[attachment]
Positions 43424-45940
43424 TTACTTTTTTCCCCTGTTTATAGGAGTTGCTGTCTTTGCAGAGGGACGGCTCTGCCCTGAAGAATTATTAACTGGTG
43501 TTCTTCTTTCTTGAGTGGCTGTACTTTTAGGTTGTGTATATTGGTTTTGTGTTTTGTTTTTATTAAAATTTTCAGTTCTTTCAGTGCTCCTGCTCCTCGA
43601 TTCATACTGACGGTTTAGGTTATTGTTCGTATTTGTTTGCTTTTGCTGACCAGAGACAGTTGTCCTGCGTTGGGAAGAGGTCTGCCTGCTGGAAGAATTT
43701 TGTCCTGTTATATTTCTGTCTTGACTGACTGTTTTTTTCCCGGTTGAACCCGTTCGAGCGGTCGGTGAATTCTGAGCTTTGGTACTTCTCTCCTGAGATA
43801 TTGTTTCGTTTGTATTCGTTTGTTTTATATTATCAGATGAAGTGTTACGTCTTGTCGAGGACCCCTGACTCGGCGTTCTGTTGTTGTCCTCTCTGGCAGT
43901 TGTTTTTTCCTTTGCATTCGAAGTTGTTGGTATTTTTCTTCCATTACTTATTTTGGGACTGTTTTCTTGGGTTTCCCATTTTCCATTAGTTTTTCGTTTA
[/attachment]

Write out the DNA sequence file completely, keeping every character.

Positions 43424-45940
43424 TTACTTTTTTCCCCTGTTTATAGGAGTTGCTGTCTTTGCAGAGGGACGGCTCTGCCCTGAAGAATTATTAACTGGTG
43501 TTCTTCTTTCTTGAGTGGCTGTACTTTTAGGTTGTGTATATTGGTTTTGTGTTTTGTTTTTATTAAAATTTTCAGTTCTTTCAGTGCTCCTGCTCCTCGA
43601 TTCATACTGACGGTTTAGGTTATTGTTCGTATTTGTTTGCTTTTGCTGACCAGAGACAGTTGTCCTGCGTTGGGAAGAGGTCTGCCTGCTGGAAGAATTT
43701 TGTCCTGTTATATTTCTGTCTTGACTGACTGTTTTTTTCCCGGTTGAACCCGTTCGAGCGGTCGGTGAATTCTGAGCTTTGGTACTTCTCTCCTGAGATA
43801 TTGTTTCGTTTGTATTCGTTTGTTTTATATTATCAGATGAAGTGTTACGTCTTGTCGAGGACCCCTGACTCGGCGTTCTGTTGTTGTCCTCTCTGGCAGT
43901 TGTTTTTTCCTTTGCATTCGAAGTTGTTGGTATTTTTCTTCCATTACTTATTTTGGGACTGTTTTCTTGGGTTTCCCATTTTCCATTAGTTTTTCGTTTA